Friday, December 22, 2023

Great Magazine Reads: Rush gets the memoir treatment in new Geddy Lee book

Rush bassist and singer Geddy Lee’s memoir My ‘Effing Life is out, and while I can’t commit to reading the whole thing, MOJO Magazine published (in the December issue) an interesting interview with him promoting the book. 

Here are some things I learned about Lee, who I was lucky enough to see on Rush’s awesome Hold Your Fire tour at The Arena in St. Louis on March 1, 1988 (opener was Tommy Shaw) and on their slightly less great Presto tour at the same place on March 5, 1990 (opener was Mr. Big):

  • His real name is Gershon Eliezer Weinrib, “named after his maternal grandfather, a Polish Jew murdered in the Holocaust. Having survived Auschwitz, Dachau andBergen-Belsen, his parents Moshe and Malka emigrated to Canada, where Lee was born in 1953.”
  • He resented drummer Neil Peart for backing out of the band so he could spend more time with his family, but that was before he knew that Peart was actually dying of brain cancer, which he did in 2020. Lee eventually felt like a “heel” about all that.
  • After Rush’s third album, Caress of Steel, bombed, the trio had no idea that their next one, 2112, was going to be so career defining. It’s my favorite one, although, believe it or not, a close second is their self-titled debut, which didn’t even have Peart on it.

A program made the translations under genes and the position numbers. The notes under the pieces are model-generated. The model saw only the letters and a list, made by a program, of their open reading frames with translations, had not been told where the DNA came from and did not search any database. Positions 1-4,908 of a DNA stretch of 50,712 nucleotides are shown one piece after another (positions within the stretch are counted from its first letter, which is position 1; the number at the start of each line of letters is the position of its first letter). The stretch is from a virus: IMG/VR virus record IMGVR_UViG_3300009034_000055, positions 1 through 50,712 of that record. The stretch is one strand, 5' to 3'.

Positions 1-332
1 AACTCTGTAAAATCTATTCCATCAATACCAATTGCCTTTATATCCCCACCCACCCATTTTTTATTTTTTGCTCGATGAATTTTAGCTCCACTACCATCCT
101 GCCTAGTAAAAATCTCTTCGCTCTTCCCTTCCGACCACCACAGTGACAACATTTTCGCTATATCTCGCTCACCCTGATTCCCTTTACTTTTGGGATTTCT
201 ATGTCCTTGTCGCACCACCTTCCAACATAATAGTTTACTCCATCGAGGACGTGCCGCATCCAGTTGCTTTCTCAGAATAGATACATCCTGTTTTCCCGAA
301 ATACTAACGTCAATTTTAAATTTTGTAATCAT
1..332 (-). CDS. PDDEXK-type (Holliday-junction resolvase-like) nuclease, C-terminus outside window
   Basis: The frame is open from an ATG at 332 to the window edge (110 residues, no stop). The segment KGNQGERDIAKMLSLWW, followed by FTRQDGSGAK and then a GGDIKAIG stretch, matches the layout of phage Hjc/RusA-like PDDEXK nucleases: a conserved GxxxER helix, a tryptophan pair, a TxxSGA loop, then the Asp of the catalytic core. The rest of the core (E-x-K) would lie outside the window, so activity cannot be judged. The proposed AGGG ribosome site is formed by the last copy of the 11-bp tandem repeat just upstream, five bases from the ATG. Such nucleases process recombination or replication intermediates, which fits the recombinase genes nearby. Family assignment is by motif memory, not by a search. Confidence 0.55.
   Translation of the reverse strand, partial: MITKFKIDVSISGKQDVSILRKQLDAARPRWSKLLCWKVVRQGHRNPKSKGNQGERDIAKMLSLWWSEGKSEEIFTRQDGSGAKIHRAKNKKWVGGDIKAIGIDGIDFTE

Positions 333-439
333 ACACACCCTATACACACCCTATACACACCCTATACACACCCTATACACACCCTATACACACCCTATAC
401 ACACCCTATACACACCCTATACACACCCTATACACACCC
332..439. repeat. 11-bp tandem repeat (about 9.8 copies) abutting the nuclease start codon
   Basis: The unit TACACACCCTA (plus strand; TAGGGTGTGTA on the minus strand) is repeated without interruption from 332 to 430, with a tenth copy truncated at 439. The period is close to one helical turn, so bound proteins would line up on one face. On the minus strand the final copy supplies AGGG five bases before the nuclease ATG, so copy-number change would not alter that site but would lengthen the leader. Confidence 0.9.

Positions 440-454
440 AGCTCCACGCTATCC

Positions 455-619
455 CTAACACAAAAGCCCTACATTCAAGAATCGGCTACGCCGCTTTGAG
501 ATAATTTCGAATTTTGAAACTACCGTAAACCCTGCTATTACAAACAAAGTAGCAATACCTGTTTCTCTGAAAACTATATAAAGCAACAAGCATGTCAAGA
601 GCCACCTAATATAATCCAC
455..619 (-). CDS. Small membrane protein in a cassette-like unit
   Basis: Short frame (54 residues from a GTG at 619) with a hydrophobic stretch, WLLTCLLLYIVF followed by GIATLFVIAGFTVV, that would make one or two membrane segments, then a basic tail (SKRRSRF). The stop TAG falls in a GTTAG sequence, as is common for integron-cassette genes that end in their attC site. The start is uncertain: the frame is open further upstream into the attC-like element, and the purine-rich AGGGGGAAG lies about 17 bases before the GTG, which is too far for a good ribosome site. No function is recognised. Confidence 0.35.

• Lee admits most of the band’s peers didn’t like Rush much, but notes that bands like Primus and the whole Seattle grunge scene were heavily influenced by them.
  • Rush was no Led Zeppelin in the drug-taking department, but Lee says he took acid in the 1960s and cocaine in the 1980s and 1990s. With so many shows, he says the coke was fun and even useful at some points, and that he would go backstage while Peart did solos on drums to snort it with buddies.
  • Aimee Mann from ‘Til Tuesday sang on “Time Stand Still” off of Hold Your Fire.
  • Over the three years when Peart was dying, he would have Lee and guitarist Alex Lifeson over to his place where they would drink Macallan and hang out and make music, but never talk about his illness. Other friends like Stewart Copeland of The Police would sometimes hang out there with them.
  • Lee apparently got briefly kicked out of the band in 1968 and he and Lifeson have still not really discussed why that happened, despite the fact they have always been exceptionally close friends.
  • 2024 will mark 50 years since Rush’s first album. It’s still unknown whether Lee and Lifeson will ever play music again publicly.

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